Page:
When Oprah Winfrey’s interview with Prince Harry and Meghan aired on CBS on Sunday night, it wasn’t just a victory for those who like sharp inside-the-palace intrigue.

It was also a win for a cuttingly modern type of media business.

Since the ocean of content began swelling several years ago, top-end creators have cannily surfed the wave. They have signed major deals, sometimes committing fully to one company, such as Netflix. But the shrewdest and most clout-laden among them have made big deals that nonetheless leave them room to work with other platforms.

And few have been shrewder at this than Winfrey.

In the past several years, the former talk-show impresario has signed an overarching content deal with Apple. It was a grand announcement, made grander by her standing at a Cupertino, Calif., event declaring, “They’re in a billion pockets, y’all.” So far, the deal has netted such programs as a limited-series coronavirus special and regular Book Club segments.

But it’s far from the only significant media partnership she has made. Winfrey is producing a musical adaptation of “The Color Purple” for Warner Media’s Warner Bros. Her production company Harpo is behind a number of popular syndicated shows such as “Rachael Ray,” aired by a host of station groups. And she sold the Harry and Meghan interview to CBS’s entertainment division, the crown jewel of ViacomCBS, for a reported $7 million. (Harry and Meghan were not paid.)

Winfrey has a past relationship with that company, too, via the news division and “60 Minutes,” for which she was once a correspondent.

Experts who have followed Winfrey say this has been emblematic of a career in which she knows how to gravitate to the right platform for a given piece of content.

“Oprah could have gone to another network with this interview,” said Nancy Koehn, a historian at the Harvard Business School who has done several case studies on Winfrey. “She could have gone exclusively to a streaming service [like Apple]. But she understood that CBS on Sunday nights, with a broad audience but also a certain amount of seriousness, was going to get a lot of people watching on television with also a lot of online engagement.”

Prince Harry and his wife, Meghan, spoke with Oprah Winfrey about turning away from life as senior royals in a wide-ranging interview that aired on March 7. (The Washington Post)

While her syndicated talk show is long behind her, this was a talent forged in those days, Koehn said.

“She’s always understood the technological power of different media but more than that she understands market demand — what people in the Midwest want, what dads want.”

“Oprah with Meghan and Harry: A CBS Primetime Special,” which featured eye-opening revelations about the monarchy’s attitude toward race and other subjects, drew 17.1 million viewers on CBS. That’s a number in the range of the NCAA men’s basketball tournament final, also a big draw for the network.

The special also garnered what the TV business terms a 2.6 rating among adults ages 18 to 49, a strong number suggesting that young people who normally don’t watch broadcast television tuned in to see a pair of the world’s most well-known millennials.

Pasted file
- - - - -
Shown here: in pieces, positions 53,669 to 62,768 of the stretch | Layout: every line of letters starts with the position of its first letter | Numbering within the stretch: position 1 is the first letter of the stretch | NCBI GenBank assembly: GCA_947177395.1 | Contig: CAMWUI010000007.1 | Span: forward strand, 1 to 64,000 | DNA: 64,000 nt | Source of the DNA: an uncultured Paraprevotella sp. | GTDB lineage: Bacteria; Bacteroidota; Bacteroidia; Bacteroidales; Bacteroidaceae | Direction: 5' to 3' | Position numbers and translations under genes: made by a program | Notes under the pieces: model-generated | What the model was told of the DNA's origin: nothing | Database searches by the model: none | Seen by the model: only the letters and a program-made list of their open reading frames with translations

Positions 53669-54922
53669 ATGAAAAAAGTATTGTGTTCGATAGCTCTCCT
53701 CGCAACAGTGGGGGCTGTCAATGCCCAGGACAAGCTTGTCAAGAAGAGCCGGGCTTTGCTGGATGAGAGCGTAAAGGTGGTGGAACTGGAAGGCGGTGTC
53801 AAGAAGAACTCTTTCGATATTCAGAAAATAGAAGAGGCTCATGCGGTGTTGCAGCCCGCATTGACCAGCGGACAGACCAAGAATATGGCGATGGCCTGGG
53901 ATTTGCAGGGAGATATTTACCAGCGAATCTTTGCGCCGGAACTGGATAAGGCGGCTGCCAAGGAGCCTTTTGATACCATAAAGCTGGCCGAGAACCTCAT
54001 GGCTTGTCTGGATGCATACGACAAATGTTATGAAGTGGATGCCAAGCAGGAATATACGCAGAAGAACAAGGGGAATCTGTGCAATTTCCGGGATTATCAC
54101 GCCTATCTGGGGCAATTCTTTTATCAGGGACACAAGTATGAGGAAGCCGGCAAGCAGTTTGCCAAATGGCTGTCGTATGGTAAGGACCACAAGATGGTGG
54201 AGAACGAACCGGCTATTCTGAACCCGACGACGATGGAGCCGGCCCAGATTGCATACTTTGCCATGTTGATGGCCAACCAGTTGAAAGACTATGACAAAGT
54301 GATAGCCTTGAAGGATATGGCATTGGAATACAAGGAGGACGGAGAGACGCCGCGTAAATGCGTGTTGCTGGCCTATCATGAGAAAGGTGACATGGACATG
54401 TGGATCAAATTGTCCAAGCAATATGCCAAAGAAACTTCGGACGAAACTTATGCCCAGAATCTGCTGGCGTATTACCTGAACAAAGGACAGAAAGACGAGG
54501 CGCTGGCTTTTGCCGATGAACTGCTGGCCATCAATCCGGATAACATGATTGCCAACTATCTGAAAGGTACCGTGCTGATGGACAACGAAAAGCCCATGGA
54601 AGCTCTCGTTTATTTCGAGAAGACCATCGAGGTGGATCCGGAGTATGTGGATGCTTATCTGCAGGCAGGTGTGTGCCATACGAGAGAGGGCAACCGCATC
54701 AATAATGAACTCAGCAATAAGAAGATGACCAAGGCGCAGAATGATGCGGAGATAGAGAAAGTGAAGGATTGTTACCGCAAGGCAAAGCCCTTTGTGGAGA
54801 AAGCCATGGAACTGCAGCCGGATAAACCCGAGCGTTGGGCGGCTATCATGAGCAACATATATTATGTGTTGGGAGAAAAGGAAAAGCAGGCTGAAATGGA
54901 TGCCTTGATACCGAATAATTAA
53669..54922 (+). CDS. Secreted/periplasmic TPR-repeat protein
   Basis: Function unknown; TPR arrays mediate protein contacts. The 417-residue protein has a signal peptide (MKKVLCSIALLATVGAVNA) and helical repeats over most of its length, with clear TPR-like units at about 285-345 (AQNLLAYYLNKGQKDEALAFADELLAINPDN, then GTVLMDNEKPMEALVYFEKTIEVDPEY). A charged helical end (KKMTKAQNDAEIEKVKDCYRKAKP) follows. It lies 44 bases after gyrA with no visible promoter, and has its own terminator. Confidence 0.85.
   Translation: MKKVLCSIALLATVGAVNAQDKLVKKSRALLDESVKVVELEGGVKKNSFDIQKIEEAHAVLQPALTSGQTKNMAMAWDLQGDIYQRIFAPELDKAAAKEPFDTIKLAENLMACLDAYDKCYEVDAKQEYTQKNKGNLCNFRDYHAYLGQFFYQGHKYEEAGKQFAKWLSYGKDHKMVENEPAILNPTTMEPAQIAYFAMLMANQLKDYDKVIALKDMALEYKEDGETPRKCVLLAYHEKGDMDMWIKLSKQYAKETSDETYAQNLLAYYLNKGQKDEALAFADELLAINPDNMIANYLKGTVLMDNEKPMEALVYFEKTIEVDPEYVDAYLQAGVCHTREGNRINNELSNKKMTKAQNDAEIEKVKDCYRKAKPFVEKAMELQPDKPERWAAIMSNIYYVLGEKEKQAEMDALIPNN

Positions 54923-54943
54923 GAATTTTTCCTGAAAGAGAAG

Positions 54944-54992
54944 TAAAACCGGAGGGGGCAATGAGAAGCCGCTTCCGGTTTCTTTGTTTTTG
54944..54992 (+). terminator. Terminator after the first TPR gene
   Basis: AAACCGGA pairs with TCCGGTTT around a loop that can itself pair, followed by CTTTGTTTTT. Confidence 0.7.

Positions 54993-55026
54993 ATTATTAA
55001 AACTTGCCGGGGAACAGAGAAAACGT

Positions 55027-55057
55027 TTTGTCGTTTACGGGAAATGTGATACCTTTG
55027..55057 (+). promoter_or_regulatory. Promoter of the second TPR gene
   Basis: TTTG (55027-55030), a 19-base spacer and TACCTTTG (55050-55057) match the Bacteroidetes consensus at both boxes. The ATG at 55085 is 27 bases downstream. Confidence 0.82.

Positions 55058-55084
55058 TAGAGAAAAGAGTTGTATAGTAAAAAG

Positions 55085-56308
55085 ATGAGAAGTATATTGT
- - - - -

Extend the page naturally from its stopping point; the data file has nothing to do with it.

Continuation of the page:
This, experts say, is further proof of Winfrey understanding corporate partners as well as her audience. And it suggests she can create live-event television, a once-popular skill that is fading in the age of thousands of archived programs on endlessly available digital platforms.

Winfrey, incidentally, is not the only one in this story to pursue a kind of media omnivorousness: As they were helping ViacomCBS generate advertising revenue, Prince Harry and Meghan Markle, herself a former actress with a sharp understanding of the media world, also continue to boast of roles producing a variety of programming via Netflix and Spotify deals.

Of course, if you’d like the freedom to pivot, it helps to be in demand. But such fluidity also requires a level of skill — and industriousness. “The Oprah Winfrey Show” went off the air a decade ago this spring. At the time, some speculated it might lead to a slowdown in Winfrey’s business efforts as she focused on her philanthropic work and, possibly, even a career in politics. But the years since have seen her become a mogul.

Such ambidextrousness can cause problems for the companies involved. The Oprah special cannot be watched on-demand on CBS’s Paramount Plus service, which launched just last week. The firm was not able to obtain separate streaming rights given the parties’ other deals. (It is available on the CBS app with the network’s other programming.)

The absence prompted an outcry on social media. As Vulture writer Kathryn VanArendonk tweeted: “The entire world: we want to watch the oprah interview. Paramount plus: the top trending show on this platform is spongebob squarepants.”

Ironically, one of the few ventures Winfrey is not closely tied to is the one that bears her name: OWN, the Oprah Winfrey Network, is as of December 95 percent-owned by Discovery. Winfrey, as she has been doing at regular intervals, sold a percentage of her shares to her former partner, about 22 percent this time. (She still has a long-running contract with the network.)

But in true Winfrey-ian fashion, she parlayed even this exit into a new association: She traded the stake for more than 1 million shares of Discovery stock.

At the time of the sale, the shares were worth $36 million. Discovery’s share price has more than doubled since that time, and as of Monday’s close they were worth $90 million.